Redmayne brings transgender pioneer's story to screen

VENICE, ITALY, Angus Mackinnon- "This is not my body. I want you to take it away."
When transgender artist Lili Elbe, played by British actor Eddie Redmayne, utters that line in Tom Hooper's "The Danish Girl", it is the 1930s and she is in Germany, agreeing to become one of the first people to undergo sex change surgery.

The subject of much pre-release excitement, "The King's Speech" director Hooper's new film was shown for the first time on Saturday at the Venice Film Festival.
Elbe's decision to begin what was then an untested and risky process was the culmination of a journey that begins with her living in 1920s Copenhagen as Einar Wegener, a succesful landscape painter blissfully in love with his beautiful artist wife, Gerda, played by Swedish actress Alicia Vikander.
As Hooper tells the story, which was adapted by screenwriter Lucinda Coxon from David Ebershoff's 2000 novel of the same name, the couple's idyll begins to unravel when Gerda asks her husband to put on some stockings to help her finish a portrait of a ballet dancer who has cancelled a sitting.
For Wegener it proves to be an epiphany, the key to a door from behind which the identity of Elbe begins to emerge in a way that, ultimately, allows her to understand that it is the true expression of herself.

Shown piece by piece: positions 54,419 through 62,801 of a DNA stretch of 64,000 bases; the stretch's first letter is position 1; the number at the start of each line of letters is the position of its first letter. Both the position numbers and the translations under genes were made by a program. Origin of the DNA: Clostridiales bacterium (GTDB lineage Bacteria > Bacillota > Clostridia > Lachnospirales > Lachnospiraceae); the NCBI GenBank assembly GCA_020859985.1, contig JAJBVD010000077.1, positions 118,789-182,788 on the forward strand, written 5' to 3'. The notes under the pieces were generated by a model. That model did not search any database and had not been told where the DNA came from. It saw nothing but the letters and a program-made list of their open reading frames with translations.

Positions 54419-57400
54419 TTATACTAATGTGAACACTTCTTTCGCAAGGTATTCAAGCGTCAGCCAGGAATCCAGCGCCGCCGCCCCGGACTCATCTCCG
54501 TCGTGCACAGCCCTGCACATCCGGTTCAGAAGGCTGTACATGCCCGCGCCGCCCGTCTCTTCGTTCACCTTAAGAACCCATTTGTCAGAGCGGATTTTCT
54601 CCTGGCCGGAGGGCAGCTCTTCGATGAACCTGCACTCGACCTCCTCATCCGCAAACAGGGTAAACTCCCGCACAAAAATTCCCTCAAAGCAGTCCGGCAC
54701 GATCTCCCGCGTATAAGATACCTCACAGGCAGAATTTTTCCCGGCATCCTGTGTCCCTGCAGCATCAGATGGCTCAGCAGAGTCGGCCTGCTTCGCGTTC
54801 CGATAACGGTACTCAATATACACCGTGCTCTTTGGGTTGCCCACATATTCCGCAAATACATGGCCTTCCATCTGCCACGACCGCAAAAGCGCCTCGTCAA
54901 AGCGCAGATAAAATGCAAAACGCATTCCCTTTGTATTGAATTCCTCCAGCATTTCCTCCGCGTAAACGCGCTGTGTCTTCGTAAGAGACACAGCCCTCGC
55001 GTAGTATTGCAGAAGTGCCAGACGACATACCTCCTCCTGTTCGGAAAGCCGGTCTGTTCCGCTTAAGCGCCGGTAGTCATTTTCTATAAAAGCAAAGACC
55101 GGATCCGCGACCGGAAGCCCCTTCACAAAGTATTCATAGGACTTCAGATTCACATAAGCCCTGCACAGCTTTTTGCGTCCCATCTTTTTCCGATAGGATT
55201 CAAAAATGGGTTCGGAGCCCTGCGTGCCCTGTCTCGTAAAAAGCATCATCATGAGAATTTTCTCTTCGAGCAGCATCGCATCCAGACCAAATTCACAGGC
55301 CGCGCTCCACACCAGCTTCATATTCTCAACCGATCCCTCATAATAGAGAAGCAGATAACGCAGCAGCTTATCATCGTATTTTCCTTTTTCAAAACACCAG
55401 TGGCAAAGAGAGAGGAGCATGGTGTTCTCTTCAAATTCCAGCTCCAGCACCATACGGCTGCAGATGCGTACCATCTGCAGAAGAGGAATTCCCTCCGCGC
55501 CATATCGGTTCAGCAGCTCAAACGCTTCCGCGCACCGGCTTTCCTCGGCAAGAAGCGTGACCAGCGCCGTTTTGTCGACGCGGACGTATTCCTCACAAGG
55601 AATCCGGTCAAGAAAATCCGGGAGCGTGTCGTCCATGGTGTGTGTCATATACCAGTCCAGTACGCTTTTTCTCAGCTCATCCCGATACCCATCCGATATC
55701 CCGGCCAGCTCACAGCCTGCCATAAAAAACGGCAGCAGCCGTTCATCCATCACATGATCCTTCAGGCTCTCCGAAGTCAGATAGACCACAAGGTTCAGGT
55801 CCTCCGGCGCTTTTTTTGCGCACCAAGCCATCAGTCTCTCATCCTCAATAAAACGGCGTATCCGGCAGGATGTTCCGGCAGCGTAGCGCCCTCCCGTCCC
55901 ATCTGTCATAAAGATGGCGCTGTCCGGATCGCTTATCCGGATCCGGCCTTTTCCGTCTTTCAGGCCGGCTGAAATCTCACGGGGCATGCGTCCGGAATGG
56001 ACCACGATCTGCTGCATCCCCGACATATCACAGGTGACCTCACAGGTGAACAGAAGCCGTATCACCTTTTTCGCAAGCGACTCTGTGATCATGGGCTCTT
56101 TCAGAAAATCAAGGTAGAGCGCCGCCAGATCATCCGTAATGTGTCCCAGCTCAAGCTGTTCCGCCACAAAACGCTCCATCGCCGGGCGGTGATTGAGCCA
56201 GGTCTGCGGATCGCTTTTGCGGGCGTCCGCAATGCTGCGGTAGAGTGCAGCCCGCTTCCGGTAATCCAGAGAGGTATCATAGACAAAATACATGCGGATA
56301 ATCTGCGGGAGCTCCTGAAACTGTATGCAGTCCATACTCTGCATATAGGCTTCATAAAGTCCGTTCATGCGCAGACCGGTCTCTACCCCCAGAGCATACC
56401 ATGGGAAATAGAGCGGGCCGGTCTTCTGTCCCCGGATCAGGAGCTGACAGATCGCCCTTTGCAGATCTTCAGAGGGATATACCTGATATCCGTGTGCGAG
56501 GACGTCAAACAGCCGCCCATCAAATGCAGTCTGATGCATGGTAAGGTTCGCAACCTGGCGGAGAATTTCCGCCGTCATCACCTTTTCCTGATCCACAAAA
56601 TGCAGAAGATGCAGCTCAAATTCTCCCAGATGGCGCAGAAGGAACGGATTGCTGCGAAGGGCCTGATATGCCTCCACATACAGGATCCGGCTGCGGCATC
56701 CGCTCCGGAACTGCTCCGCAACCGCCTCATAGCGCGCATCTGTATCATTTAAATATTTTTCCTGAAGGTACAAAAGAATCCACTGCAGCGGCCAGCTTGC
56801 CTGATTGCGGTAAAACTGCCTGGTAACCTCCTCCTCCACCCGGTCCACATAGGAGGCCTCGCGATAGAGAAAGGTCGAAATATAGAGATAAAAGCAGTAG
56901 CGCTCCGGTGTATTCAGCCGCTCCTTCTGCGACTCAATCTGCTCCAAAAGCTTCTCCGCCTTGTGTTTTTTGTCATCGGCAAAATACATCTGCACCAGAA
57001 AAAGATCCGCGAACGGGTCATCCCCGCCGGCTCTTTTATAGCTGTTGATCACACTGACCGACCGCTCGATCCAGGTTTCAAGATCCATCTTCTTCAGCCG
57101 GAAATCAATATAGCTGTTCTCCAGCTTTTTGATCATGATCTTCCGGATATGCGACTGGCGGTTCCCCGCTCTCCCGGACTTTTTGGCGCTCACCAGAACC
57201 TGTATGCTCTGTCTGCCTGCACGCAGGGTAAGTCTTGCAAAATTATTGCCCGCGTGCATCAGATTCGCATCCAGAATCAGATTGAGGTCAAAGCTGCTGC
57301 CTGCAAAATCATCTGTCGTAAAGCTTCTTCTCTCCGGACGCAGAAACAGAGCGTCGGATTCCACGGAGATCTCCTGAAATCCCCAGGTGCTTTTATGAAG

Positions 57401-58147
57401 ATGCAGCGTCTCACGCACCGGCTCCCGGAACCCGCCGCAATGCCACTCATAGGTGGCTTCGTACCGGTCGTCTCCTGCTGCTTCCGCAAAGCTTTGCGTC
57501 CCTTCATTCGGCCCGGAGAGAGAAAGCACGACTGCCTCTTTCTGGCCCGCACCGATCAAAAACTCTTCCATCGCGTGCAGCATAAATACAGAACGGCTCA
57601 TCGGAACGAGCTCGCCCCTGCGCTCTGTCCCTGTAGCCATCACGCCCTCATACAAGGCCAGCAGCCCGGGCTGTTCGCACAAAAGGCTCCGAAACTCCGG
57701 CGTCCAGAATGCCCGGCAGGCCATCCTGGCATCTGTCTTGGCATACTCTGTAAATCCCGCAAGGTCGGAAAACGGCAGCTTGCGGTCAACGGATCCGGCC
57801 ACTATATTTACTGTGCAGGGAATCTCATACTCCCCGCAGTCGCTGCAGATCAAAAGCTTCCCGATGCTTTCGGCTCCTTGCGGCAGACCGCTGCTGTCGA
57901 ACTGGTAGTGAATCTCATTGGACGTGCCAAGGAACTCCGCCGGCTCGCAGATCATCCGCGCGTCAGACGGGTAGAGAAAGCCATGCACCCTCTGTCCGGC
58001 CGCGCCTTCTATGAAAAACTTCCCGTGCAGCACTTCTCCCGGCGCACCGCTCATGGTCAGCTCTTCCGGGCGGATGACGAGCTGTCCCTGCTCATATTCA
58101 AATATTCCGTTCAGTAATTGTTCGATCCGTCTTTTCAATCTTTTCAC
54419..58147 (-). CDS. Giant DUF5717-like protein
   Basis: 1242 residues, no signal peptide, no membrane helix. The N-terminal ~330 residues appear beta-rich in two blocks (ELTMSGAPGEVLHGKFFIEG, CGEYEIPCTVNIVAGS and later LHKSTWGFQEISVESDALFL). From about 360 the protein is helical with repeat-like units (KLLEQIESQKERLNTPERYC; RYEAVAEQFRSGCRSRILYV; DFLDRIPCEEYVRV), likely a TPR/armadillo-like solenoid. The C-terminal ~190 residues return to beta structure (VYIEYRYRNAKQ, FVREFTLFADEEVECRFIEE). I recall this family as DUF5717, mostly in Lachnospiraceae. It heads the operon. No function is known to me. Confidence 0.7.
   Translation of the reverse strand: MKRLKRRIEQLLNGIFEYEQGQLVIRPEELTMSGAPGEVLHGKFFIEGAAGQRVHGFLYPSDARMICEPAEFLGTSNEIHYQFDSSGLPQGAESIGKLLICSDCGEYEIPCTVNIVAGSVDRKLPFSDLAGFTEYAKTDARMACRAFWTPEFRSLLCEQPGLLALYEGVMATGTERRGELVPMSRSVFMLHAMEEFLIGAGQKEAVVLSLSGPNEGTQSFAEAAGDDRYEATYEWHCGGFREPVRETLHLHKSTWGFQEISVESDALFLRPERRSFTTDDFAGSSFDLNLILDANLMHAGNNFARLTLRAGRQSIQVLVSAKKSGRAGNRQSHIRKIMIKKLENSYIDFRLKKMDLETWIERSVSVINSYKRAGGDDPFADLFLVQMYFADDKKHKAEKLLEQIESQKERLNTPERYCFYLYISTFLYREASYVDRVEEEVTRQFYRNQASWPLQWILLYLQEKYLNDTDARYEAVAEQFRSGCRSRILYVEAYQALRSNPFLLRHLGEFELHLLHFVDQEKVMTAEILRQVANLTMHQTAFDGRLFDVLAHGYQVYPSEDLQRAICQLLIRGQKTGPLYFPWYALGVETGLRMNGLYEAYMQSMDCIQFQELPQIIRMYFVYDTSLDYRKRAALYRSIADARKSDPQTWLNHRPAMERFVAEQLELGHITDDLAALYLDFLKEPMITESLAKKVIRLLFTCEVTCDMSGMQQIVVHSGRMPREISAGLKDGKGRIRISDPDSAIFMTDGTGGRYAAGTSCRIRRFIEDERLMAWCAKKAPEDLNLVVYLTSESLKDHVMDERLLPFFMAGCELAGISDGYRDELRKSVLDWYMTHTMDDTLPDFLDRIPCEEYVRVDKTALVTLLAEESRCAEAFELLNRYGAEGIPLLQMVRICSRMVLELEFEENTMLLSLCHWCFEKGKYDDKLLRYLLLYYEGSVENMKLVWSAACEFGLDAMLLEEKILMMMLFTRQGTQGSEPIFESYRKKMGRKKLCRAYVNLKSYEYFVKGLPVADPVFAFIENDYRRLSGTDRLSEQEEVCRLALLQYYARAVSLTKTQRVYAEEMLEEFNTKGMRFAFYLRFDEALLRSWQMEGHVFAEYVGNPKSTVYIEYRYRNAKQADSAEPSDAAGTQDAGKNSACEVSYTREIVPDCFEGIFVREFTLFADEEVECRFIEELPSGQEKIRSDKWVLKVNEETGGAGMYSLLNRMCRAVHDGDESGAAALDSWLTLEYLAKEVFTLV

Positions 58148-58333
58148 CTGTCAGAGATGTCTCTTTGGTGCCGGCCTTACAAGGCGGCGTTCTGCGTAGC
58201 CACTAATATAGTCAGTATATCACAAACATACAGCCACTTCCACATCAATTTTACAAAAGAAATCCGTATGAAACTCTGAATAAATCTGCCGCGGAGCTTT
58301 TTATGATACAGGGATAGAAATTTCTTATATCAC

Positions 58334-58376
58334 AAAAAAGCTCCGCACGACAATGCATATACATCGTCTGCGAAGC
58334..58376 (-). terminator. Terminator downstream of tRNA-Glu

"Lili was incredibly courageous in fighting to become her true self," Hooper told reporters in Venice.
Remarkably, Wegener's increasingly strong determination to live as a woman does not destroy the relationship with Gerda whose art enjoys a new lease of life as Elbe becomes her muse.
As her understanding and acceptance of her partner's true nature deepens, so too does the bond between them.
- A love story -
Hooper said the film was essentially a love story that had a contemporary relevance given the ongoing discrimination faced by transgender people, but also in relation to the suffering of people caught up in the ongoing immigration crises in Europe and the United States.
"It is a film about inclusion, the inclusion made possible through love," Hooper said. "The only way to make inclusion possible is through compassion and love."
Asked why he had not cast a transgender actor in the lead role, Hooper acknowledged that actors from that segment of society face serious barriers to getting roles of all descriptions.
But he said Redmayne had been an "instinctive choice" for a role the actor agreed to do before winning his Best Actor Oscar for his turn as astrophysicist Stephen Hawking in "The Theory of Everything".
"I do think there is something in Eddie that is drawn to the feminine," Hooper said. "That was something I thought was interesting to explore and also I had to consider that for two thirds of the movie Lili is presenting as a man."
Redmayne admitted he had been initially daunted by a role that, as with the Hawking part, requires him to undergo a remarkable physical transformation.
But he said meeting members of the transgender community had provided valuable insight as he tackled the challenge of becoming a woman on screen.
"I have had the most brilliant education about many, many things," he said.
"Lili underwent gender confirmation surgery almost 100 years ago, and people transitioning now know much more than she would have.
"Every trans story is unique and individual; there is no one trans experience. But every single trans person I’ve met has talked about knowing, from their youth, that their assigned gender was different from their own identity."

Saturday, September 5th 2015
Angus Mackinnon

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